Garden In The Burrow plants and rants by gardening diva Cheryl Monroe
  • In Praise of the Unsung Heroes of the Mixed Border : Woody Plants on GBBD

    Filed under Posts
    Jun 15

    It is Garden Bloggers Bloom Day, when loads of bloggers post what is blooming in their neck of the woods and share the links on May Dreams Gardens hosted by Carol. It is always fun to see what is going on elsewhere and maybe get some ideas for your own space too.

    Walking around yesterday after Wil and I arrived home from a few days visiting Chanticleer and Longwood Gardens in PA, I was struck but just how much I rely on woody plants to give this garden lots of oomph throughout the season. The chief woody plant hands down is clematis, and many are in bloom right now, but the shrubs and trees here more than pull their weight  too providing long seasons of interest asking very little in return.044

    This small tree, Aesculus x carnea ‘Briotii’ is the most asked about plant in my garden . It is sited on the front corner of my yard and when in bloom is a show stopper. It is  a cross between the horse chestnut a. hippocatanum ( a tree which grew in my yard as a child ) and the red buckeye  a. pavia. The panicles of flowers are from 5-8 inches long and a stunning color that is certainly unusual for trees around here. This year for the first time those flowers are producing the conkers  associated with the horsechestnuts and I find that very cool and can’t wait for them to mature.040

    Philadelphus ‘Snowbelle’ is a compact growing Mock Orange that perfumes the area in the Dog’s Garden for at least a  couple of weeks . This year I have been battling aphids on it , and with the help of the lady bugs seem to have them under control now and the shrub is blooming beautifully.DSC_0009

    Another highly fragrant plant is calyacnthus florida. this suckering shrub has beautiful glossy green leaves and for weeks is covered in brown lotus looking flowers that are highly fragrant and on a warm afternoon you can smell their pineapple-strawberry perfume from the porch 20+ feet away.006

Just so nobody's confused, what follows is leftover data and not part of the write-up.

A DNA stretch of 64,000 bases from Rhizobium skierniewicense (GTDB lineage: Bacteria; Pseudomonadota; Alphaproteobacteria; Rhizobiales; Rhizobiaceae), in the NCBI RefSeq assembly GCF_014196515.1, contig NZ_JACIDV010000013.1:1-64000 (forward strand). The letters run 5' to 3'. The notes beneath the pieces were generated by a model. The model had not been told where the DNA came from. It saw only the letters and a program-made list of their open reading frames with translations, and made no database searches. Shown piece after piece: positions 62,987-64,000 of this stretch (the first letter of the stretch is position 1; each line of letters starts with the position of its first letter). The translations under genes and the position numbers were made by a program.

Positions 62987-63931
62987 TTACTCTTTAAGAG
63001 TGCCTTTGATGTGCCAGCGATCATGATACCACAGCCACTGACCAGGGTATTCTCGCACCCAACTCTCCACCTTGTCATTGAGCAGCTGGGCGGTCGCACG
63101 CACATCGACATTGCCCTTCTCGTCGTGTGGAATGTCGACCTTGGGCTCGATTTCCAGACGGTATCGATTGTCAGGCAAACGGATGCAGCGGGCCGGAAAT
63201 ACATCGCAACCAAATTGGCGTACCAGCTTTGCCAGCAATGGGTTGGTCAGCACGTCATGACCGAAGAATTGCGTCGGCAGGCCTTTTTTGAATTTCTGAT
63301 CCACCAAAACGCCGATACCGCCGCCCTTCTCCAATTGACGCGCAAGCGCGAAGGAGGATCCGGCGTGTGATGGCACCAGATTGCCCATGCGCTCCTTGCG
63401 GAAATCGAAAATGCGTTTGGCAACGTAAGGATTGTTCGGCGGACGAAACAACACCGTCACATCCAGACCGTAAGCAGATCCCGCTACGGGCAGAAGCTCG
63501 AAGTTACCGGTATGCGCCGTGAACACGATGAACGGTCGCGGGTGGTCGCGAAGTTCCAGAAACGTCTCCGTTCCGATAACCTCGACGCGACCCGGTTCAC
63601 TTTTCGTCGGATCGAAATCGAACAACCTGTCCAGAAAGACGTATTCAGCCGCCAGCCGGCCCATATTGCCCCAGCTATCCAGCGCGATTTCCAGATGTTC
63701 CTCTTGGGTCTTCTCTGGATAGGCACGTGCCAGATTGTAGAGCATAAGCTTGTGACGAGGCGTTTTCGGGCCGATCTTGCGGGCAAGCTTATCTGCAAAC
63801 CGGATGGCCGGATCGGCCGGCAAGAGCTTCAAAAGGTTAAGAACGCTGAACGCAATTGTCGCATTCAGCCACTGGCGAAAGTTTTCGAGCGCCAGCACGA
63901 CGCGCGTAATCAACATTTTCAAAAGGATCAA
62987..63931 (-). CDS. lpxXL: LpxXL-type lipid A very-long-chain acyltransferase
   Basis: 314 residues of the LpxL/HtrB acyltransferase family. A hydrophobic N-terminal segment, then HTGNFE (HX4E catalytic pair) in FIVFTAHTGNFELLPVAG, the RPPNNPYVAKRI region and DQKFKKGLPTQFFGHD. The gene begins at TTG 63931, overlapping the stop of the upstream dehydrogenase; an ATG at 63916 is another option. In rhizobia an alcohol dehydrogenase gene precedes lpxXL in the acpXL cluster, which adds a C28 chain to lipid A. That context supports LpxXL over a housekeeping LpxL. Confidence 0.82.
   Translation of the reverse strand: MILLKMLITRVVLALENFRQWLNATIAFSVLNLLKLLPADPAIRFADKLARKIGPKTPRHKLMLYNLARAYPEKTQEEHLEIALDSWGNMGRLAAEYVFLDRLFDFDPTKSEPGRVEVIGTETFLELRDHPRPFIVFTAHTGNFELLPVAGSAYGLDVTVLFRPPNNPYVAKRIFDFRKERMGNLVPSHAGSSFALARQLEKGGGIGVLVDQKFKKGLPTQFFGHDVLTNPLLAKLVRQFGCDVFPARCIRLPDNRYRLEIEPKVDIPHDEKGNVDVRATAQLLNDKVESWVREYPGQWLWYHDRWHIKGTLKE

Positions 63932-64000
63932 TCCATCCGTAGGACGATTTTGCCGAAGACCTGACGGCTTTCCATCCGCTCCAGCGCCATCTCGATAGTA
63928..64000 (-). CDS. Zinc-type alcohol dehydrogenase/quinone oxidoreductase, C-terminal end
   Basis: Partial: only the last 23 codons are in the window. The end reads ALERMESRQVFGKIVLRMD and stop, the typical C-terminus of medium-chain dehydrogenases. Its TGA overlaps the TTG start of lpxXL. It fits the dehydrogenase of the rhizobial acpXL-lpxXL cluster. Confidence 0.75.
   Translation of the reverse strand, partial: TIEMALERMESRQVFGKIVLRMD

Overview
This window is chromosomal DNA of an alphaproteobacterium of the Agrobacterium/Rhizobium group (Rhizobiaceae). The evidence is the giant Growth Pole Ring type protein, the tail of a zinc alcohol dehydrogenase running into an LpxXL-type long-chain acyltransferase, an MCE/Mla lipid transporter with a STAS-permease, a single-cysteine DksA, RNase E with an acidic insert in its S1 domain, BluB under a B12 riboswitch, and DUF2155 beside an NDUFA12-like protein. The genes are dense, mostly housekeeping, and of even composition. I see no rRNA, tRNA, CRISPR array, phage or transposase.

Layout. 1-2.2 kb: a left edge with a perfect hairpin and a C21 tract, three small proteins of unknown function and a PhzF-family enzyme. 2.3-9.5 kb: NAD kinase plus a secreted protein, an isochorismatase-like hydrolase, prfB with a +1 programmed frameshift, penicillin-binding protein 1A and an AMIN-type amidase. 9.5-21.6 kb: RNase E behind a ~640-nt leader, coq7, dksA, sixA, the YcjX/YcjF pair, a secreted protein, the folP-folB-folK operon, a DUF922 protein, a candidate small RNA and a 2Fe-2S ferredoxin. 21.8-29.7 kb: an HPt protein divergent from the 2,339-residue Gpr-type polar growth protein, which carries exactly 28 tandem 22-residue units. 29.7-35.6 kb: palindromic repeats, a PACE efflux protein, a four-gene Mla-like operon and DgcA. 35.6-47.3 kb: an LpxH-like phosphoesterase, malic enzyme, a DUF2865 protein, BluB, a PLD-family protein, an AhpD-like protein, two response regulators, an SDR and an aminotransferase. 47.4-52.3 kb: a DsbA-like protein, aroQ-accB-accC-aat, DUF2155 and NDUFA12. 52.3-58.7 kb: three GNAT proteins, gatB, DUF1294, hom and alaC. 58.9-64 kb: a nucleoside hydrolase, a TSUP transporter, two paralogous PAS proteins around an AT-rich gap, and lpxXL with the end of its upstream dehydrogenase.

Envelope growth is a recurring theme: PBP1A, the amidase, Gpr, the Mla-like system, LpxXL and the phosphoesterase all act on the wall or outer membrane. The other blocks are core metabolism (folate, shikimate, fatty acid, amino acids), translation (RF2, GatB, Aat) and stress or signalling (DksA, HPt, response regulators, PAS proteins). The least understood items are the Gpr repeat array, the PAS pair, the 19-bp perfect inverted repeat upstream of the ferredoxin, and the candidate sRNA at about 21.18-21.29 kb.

Weigelias are a shrub that I use in just about every garden here . There are now available in nurseries weigelas that grow from 3 ft to as large as 10 ft, weigelas with gold, white or tri-colored variegation, and many with deep burgandy colored leaves. Flower colors range from pale white, to pink tinged, bright pink, to dark red. There are certainly enough choices for every gardener to find a few to fit in their landscape .026

     I use the straight species , Weigela florida in the back 40 where it’s graceful arching branches look lovely as a backdrop in bloom or not, but when they are over a long period of early summer they are stunning. This is a shrub you want to let fill out to it’s natural form so give it plenty of space. I do get a little die-back here in the winter but it is minimal and requires only a quick pruning to take off the few small twigs that don’t leaf out in the  spring. This shrub will also bloom well in partial shade, a bonus for those of you who need bloomers there.

    “Midnight Wine’ and ‘Wine and Roses’ are the two the many  burgandy -leaved weigelas I grow here and adore, and I grow several of the variegated versions as well..

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    The  lilac hedges are still providing loads of flowers, scent, and butterfly action as ‘Miss Canada’  ’Donald Wyman’ and ‘Miss Kim’ are still in full bloom,.

    Miss Canada

    Miss Canada

     

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    The roses, although they got off to a rough start ,are starting to delight visitors with their blooms.Rosa glauca, Captain Sam Holland,  the rosa rugosas growing wild out back, and Sunny Knockout,  are blooming and the new hedge of Rosa de’l'hay  ( a highly scented rugosa) will stop you in your tracks before you even get within 10 feet of it the fragrance is so strong.

    Captain Sam Holland

    Captain Sam Holland

     

    Roas glauca

    Roas glauca

    sunny knockout

    sunny knockout

     

    rosa de l'hay

    rosa de l’hay

    All of the ninebarks, or physocarpus are blooming as well including this bright colored “Dart’s Gold’ .

    DSC_0029It is funny that when I was writing this post all I could think of is how appropriate it was that it fell on Father’s Day. Often it is the  showy perennials that  get all the glory, the sentimental  poetry ,and  the real credit for making the garden what it is. But just  like the dads in the typical nuclear family, the workhorse trees and shrubs  give the garden it’s strength and backbone yet often get none of the sappy cards or taken out for a nice lunch. Here’s to you shrubs and  Here’s to you dads….thanks for all you do ;)

     

One Response to “In Praise of the Unsung Heroes of the Mixed Border : Woody Plants on GBBD”

  1. The photos are great. If only the fragrance came through too. Thanks for another interesting & helpful post. Looking forward to your next presentation at our garden club.

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